There are several complications to the issue. The first is that La Paz has a history of being more persnickity than other places about the interpretation of rules and laws. For instance, you never want to clear out of Mexico from La Paz because officials there require that you get, among other things, health clearances. At this point it’s unclear if only officials in La Paz are checking for TIPs, or if it’s being done countrywide.
A second complication is that TIPs aren’t available in all ports — even all ports of entry. You can’t get them from government offices in Cabo San Lucas, for instance, because they don’t have a Banjercito — a military bank — where you have to pay the fee.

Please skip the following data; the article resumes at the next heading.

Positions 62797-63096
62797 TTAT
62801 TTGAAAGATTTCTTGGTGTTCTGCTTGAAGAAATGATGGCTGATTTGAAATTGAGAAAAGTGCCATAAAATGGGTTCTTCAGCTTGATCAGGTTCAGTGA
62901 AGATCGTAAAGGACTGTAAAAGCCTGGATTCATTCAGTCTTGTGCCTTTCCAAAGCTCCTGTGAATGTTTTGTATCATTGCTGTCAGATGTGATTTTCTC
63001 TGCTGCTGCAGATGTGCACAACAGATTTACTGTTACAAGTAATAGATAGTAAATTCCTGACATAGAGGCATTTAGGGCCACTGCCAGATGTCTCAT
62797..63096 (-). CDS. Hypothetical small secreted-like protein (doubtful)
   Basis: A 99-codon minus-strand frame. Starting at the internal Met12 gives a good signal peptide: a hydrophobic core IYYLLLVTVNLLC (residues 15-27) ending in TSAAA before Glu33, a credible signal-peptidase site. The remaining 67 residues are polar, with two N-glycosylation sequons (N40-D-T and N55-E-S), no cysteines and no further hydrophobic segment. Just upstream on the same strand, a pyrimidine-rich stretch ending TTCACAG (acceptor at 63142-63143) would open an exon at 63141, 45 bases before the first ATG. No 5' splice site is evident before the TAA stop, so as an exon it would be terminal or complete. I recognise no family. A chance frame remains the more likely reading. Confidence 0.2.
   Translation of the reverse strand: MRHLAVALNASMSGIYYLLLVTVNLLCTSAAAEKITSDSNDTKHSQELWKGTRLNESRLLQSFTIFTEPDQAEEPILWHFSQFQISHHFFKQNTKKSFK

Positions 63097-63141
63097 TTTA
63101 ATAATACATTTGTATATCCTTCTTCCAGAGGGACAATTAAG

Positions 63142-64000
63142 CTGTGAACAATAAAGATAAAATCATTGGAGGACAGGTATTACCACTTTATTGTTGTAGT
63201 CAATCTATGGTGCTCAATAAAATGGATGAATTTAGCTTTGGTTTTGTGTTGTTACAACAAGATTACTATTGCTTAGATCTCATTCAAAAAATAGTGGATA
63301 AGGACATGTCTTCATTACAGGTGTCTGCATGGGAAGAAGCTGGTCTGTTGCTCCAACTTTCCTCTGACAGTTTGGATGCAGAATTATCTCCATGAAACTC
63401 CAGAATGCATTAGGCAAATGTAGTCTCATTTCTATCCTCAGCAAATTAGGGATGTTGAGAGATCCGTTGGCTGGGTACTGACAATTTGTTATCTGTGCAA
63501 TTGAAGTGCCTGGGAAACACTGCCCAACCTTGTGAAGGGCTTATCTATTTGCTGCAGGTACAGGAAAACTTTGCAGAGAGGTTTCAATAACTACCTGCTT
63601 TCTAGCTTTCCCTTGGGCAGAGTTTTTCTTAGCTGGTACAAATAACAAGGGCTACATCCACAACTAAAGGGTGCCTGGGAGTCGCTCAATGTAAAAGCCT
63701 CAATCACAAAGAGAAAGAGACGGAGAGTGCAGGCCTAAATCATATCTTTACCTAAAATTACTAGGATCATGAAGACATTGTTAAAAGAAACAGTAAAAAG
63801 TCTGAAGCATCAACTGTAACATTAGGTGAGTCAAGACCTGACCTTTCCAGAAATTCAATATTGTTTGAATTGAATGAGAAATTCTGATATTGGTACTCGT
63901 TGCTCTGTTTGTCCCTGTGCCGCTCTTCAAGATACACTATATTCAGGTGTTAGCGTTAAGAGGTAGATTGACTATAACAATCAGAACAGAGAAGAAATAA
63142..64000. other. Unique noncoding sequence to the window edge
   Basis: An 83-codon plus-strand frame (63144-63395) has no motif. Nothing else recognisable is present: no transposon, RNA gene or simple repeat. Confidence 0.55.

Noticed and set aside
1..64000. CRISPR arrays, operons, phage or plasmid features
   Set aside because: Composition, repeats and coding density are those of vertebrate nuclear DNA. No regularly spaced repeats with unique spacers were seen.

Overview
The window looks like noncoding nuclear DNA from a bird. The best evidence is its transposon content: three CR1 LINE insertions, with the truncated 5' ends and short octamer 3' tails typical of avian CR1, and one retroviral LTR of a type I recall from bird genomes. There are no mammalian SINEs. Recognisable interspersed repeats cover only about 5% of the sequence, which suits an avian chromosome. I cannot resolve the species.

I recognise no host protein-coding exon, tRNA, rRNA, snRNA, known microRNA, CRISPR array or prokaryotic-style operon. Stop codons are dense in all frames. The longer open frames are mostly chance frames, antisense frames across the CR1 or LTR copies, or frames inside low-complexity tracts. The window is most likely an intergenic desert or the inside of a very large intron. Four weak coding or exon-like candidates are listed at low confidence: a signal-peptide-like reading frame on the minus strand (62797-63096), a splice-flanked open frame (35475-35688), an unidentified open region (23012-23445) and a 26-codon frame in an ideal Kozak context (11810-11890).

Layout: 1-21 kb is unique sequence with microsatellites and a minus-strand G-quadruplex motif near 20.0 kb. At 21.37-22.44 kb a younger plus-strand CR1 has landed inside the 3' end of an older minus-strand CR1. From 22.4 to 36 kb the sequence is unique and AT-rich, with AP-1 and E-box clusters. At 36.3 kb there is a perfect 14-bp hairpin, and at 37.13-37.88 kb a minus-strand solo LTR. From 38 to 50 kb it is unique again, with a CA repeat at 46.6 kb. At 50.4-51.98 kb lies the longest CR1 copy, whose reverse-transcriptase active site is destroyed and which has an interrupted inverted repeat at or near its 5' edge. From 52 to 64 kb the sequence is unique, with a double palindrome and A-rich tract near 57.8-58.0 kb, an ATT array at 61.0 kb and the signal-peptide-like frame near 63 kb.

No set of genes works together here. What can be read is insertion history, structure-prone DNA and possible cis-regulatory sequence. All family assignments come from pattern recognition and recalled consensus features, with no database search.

A third complication is that it’s never been clear which boats need a TIP. For instance, do you need a TIP just to go to Ensenada? It’s always been our understanding that if you were just passing through Mexico, and weren’t going to leave Mexico without your boat, you didn’t need to get a TIP. It also been our understanding that ‘just passing through’ could mean the length of your personal tourist visa, which is normally 180 days. A potential problem is that some, if not most, marinas have been requiring a copy of a boat’s TIP before giving the owner a slip. In the case of boats arriving at Paradise Marina in Nuevo Vallarta without a TIP, Harbormaster Dick Markie sits the owner down and makes him/her get a TIP online right then and there. They cost about $50.